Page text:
“What’s going on here?” Sims exclaimed. “There is this idea that nurturing the fish that we love to eat is somehow wrong. We don’t want to focus on the smear that has happened for the last however long, but people who hate on aquaculture? That’s like hating on agriculture. It’s the same thing. What’s going on?”
The three key elements that factor into consumers’ perceptions of aquaculture, Sims said alliteratively, are “people, pisces and planet.” Responsible aquaculture, he said, results in healthy animals, it provides nutritious food for people, and it is less harmful to the environment than land-based animal protein production. Aquaculture has low impacts on the environment, and a huge impact on public health, he noted.
There is this resistance to the idea of nurturing the fish that we love to eat is somehow wrong. We don’t want to focus on the smear that has happened for the last however long, but people who hate on aquaculture? That’s like hating on agriculture. It’s the same thing.
“Americans should be eating twice as much seafood that they actually are. Two servings of oily fish per week would result in a 17 percent reduction in the overall mortality rate,” said Sims. “Seventeen percent — that’s right up there with seat belts and smoking in terms of a public health imperative.”
When compared to land-based proteins, Sims was keen to point out, aquaculture rates favorably when considering land use, water use, energy use and greenhouse gas emissions. But the public at large remains focused on the industry’s past struggles, and hasn’t replaced those images in their minds with fresh ones.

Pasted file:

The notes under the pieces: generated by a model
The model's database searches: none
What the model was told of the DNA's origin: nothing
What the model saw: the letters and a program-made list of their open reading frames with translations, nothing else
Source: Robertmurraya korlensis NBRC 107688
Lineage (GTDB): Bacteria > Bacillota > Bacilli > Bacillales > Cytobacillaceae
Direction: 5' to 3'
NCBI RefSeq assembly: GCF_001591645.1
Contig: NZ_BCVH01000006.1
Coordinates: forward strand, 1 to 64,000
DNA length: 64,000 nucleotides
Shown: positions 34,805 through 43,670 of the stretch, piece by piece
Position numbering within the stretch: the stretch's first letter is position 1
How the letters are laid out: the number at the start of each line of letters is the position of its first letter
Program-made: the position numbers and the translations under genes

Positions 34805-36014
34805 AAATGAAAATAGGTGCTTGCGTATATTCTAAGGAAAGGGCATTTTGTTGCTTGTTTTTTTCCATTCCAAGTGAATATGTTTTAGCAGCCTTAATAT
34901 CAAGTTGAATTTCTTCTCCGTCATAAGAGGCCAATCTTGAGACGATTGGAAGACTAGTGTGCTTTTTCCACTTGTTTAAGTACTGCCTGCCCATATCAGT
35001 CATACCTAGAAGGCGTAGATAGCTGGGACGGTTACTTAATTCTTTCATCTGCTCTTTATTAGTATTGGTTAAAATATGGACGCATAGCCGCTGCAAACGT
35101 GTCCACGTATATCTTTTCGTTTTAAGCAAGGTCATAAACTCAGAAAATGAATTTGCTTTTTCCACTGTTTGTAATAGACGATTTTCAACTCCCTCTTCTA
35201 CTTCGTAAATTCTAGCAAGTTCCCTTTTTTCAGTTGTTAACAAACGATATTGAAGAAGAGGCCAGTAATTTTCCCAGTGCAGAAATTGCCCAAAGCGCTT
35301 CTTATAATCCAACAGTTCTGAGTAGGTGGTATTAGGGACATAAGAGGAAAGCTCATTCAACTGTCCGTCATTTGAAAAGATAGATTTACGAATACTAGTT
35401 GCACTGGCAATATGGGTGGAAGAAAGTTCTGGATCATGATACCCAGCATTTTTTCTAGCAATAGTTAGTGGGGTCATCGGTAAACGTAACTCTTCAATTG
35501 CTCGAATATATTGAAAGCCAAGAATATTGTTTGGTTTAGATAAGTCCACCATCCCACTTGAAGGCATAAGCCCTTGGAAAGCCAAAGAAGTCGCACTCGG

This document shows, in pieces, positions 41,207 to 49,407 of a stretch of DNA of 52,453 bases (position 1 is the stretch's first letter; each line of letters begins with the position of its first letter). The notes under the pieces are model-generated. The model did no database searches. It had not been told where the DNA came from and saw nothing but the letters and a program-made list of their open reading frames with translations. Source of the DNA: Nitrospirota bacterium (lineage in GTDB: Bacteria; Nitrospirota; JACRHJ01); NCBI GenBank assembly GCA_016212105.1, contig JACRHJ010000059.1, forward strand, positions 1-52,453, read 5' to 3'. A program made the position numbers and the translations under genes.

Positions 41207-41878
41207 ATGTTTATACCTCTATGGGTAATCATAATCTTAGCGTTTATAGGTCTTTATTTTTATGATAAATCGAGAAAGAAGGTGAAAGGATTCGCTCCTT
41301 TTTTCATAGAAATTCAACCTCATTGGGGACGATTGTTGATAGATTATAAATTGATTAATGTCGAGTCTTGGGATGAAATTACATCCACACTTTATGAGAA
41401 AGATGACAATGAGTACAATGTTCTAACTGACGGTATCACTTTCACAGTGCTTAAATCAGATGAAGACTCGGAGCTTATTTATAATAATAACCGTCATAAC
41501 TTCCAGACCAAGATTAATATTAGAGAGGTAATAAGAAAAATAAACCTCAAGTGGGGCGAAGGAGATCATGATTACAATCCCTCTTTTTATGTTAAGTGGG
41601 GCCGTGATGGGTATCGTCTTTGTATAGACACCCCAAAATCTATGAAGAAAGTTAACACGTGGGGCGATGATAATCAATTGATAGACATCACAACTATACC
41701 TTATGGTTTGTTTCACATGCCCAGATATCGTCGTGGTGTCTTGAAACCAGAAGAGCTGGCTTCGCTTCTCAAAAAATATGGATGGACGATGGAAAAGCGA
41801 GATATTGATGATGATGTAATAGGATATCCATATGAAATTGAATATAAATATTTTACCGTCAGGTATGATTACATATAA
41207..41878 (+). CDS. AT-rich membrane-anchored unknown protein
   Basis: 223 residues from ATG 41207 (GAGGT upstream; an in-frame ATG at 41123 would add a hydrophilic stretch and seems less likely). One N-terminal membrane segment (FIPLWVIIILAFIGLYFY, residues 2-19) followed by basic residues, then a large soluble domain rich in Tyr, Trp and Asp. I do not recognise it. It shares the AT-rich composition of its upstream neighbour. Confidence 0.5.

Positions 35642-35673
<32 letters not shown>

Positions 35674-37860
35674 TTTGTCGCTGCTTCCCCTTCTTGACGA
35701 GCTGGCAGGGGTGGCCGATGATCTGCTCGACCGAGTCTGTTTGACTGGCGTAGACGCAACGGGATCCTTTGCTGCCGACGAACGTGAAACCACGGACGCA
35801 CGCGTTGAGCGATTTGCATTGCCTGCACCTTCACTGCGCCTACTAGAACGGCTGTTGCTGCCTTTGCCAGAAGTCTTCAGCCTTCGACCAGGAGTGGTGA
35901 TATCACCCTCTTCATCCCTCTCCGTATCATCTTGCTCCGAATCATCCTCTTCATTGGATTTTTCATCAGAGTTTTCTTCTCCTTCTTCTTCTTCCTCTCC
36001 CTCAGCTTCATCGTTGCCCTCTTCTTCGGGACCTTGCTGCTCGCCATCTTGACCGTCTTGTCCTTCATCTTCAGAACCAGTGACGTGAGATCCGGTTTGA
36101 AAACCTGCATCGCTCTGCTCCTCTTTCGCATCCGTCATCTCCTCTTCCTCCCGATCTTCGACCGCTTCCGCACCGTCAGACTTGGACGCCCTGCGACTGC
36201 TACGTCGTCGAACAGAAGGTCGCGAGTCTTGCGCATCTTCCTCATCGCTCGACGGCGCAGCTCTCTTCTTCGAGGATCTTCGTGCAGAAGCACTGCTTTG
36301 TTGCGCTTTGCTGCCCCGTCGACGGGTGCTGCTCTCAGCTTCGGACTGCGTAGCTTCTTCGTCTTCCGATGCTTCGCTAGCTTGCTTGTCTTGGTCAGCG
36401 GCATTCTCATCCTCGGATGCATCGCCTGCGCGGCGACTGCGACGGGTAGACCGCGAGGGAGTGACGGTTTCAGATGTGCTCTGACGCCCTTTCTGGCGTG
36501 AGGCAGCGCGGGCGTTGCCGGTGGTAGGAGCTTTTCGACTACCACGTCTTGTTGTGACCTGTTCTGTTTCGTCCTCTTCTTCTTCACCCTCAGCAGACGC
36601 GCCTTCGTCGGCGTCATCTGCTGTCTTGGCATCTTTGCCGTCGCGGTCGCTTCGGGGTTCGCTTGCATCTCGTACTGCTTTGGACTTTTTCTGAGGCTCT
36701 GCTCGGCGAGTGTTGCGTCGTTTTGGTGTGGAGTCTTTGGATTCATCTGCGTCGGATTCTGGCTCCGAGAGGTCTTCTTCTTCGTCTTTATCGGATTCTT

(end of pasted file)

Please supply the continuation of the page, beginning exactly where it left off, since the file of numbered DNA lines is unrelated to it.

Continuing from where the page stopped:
Fellow panelist and successful barramundi producer Josh Goldman, CEO of Australis Aquaculture based in Turners Falls, Mass., said the future should be bright, as aquaculture is an industry of innovators. His company is an example, as it raises the Asian sea bass in Vietnam and in an indoor facility in the Northeast United States.
“Thirty years ago I built a fish tank in my dorm room because I was convinced that the trends we’re talking about in terms of resource use were going to come to a head and that the inherent biological efficiency of raising cold-blooded animals in a gravity-free environment would allow the planet to meet its food needs,” Goldman said.
In order to navigate the “headwinds” aquaculture faces, in terms of persistently negative consumer perceptions, Goldman urged the industry to “get smarter” and shift the public conservation from a defensive posture to one that’s about sharing solutions and driving innovation to build hope for what aquaculture can ultimately be.
“There’s a range innovation in feeds that have delivered vastly reduced use of marine resources, that the consumer doesn’t understand. Aquaculture is rich with innovation. We need to reframe the communications, and take these ideas and reframe out of their scientific context and into a simple and easily shared format,” Goldman said. “People love innovation, but how do we show, rather than tell?”
Final panelist Paul Raab, senior VP and partner with Linhart PR, wondered how much more fish would be sold if the industry wasn’t facing the headwinds Goldman referred to.
“Aquaculture has made enormous progress in the last 10 years, in addressing the issues that created the perception issues in the first place. But perception issues remain,” Raab said. “You need more and better data on consumer perceptions. You, as an industry, need a strong, unified voice for aquaculture. There are tremendous individual brands telling the story of sustainability, traceability and delicious taste. There isn’t a strong, unified voice to tell the aquaculture story.”